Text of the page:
Construction Document Basics

Whether working for a construction company or owner, commercial and institutional locksmiths may be furnishing or installing hardware specified by a set of plans.


Commercial and institutional locksmiths will find themselves working on construction sites. Whether they are working for a construction company or owner, they may be furnishing or installing hardware specified by a set of plans. Construction documents are also referred to as building...


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Commercial and institutional locksmiths will find themselves working on construction sites. Whether they are working for a construction company or owner, they may be furnishing or installing hardware specified by a set of plans.

Construction documents are also referred to as building, construction or working plans. Sometimes they are loosely referred to as “blueprints.” They consist of set of plans, details, specifications, worksheets, schedules, statements and certificates.

Locksmiths who intend to concentrate on new construction hardware should attend specialized courses (or series of courses) that cover all aspects of construction documents.

Locksmiths who only occasionally deal with new construction should also gain enough education to at least know what to look for in the construction documents and how to interpret them.

If you don’t know what to look for or how to find it, the set of construction documents will be especially intimidating. The documents are for all trades so most of it will not pertain to the locksmith.

By mastering the movement from door schedule; to detail; to floor plan; and then elevation, all the information that is necessary to order and install hardware can be acquired.

These are parts of the construction documents that locksmiths are concerned with.

Locksmiths who install electric locks or access devices will also need to review the electrical plans and specifications but these are the types of locksmiths that are better served acquiring a comprehensive understanding of construction documents through advanced courses.

To apply these basics, locksmiths should ask construction companies in their area for old construction documents and then practice the mentioned procedures.

Bring Your Camera

Prepare by bringing your “tape measure. If you don’t already have one, consider purchasing a digital camera. The digital camera has become as important to the locksmith as a tape measure is to a carpenter. When reviewing construction documents; always bring your “tape measure” (digital camera). I use it in place of a clipboard as it is faster and more accurate at making notes.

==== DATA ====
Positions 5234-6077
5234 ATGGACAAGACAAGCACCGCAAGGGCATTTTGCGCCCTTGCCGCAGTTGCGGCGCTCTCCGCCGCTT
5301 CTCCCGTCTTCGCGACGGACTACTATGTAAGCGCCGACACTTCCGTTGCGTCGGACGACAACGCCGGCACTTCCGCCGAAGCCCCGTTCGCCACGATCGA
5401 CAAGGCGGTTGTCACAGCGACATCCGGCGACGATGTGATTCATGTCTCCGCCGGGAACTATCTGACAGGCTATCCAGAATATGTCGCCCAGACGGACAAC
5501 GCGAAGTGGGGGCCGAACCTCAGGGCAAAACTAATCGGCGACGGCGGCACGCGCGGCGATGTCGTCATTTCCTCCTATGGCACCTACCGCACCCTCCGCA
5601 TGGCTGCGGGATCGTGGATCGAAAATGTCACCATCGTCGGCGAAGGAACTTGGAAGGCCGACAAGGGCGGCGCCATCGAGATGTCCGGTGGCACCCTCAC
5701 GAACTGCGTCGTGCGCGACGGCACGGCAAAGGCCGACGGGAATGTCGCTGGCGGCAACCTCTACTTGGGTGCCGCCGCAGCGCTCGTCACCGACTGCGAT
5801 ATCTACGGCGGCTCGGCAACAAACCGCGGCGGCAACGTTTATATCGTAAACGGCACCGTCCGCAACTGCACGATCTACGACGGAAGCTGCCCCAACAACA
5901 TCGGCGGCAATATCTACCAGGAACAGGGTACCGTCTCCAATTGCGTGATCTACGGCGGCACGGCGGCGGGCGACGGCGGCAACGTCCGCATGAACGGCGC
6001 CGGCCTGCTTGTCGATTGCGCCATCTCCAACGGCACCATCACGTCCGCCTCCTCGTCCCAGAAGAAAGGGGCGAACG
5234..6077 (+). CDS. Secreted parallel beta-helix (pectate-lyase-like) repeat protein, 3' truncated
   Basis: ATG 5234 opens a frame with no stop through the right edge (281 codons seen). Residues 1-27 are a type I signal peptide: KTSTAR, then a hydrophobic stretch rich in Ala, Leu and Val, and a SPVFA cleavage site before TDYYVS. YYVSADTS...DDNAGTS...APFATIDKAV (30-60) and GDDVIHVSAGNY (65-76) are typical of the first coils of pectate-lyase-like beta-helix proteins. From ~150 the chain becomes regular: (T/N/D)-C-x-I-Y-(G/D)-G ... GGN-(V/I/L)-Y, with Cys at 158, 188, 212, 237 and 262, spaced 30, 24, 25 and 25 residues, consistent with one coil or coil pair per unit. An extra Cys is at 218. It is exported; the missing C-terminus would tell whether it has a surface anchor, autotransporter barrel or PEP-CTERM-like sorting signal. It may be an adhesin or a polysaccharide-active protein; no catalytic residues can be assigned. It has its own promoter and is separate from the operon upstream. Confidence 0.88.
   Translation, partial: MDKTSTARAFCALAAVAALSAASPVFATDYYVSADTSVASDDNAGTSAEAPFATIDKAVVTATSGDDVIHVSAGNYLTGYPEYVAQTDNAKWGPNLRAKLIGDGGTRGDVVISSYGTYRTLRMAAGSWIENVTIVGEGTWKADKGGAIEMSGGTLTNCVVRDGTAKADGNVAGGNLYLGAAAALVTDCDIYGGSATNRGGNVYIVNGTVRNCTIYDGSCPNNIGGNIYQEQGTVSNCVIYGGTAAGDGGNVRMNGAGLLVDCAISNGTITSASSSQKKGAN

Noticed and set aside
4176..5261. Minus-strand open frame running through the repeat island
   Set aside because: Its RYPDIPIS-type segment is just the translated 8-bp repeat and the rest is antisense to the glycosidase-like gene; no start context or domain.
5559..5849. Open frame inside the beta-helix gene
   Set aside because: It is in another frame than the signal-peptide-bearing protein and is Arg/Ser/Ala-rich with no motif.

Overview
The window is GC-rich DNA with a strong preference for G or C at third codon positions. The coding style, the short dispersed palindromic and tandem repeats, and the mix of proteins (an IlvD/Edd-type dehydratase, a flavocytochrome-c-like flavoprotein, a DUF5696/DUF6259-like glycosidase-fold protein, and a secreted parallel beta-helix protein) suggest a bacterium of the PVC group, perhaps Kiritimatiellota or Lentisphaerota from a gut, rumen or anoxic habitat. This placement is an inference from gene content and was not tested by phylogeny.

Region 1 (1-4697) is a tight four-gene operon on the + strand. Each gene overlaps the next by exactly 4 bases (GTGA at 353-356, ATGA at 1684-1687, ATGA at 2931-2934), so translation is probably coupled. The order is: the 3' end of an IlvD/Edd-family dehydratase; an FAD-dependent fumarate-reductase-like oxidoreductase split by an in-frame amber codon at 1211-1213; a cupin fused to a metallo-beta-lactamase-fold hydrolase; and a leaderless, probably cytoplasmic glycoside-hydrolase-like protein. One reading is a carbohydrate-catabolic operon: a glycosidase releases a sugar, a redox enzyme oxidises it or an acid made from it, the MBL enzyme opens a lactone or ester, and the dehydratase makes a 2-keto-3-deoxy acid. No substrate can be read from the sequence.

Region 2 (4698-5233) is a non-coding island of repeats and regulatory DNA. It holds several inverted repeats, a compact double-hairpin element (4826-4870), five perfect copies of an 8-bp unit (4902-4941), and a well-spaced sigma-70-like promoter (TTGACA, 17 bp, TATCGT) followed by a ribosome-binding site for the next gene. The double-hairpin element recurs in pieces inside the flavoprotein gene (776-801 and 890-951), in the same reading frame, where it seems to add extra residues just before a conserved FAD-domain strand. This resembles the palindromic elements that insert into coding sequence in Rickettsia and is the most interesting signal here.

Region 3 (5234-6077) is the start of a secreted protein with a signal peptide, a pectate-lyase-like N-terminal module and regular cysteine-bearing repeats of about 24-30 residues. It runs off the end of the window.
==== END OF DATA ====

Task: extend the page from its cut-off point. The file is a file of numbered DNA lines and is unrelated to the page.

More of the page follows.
The images in this article were cropped from the digital pictures taken from a set of construction documents.

Always set the digital camera at the highest possible resolution and expect to take flash shots at the macro setting. Take many shots.

On the Title Sheet, snap pictures of the symbols, abbreviations. Snap a picture of the project number and any addresses that refer to the different construction contacts including the architectural firm, the construction company, and the customer.

Drawing Index

The first page of the construction documents should always be the Title Sheet. It includes: general notes, symbols and materials, abbreviations and a drawing index.

The locksmith should become familiar with the different symbols and then use the drawing index to locate the parts of the control document that concern the task at hand.

The drawing index is grouped by page type. The floor plan; elevations; details; and schedules (not in that order) are usually found in the Architectural group.

Additionally, under the Structural group, there may be pertinent notes under the General Notes page.

The first page to navigate to is that page that displays the “door schedule.” In this case it would be “A-700 Schedules/Details.”

Door Schedule

Always start with the door schedule. All the information relating to the individual doors is cross-referenced here, including the name of the area in which the door serves; the area or room number; the frame type; the door type; the size of the door; the opening number (how the door is designated on the floor plan); the hardware type for the door; fire ratings; and remarks about the door.

Every door being installed or remodeled should appear as a line item in the door schedule.

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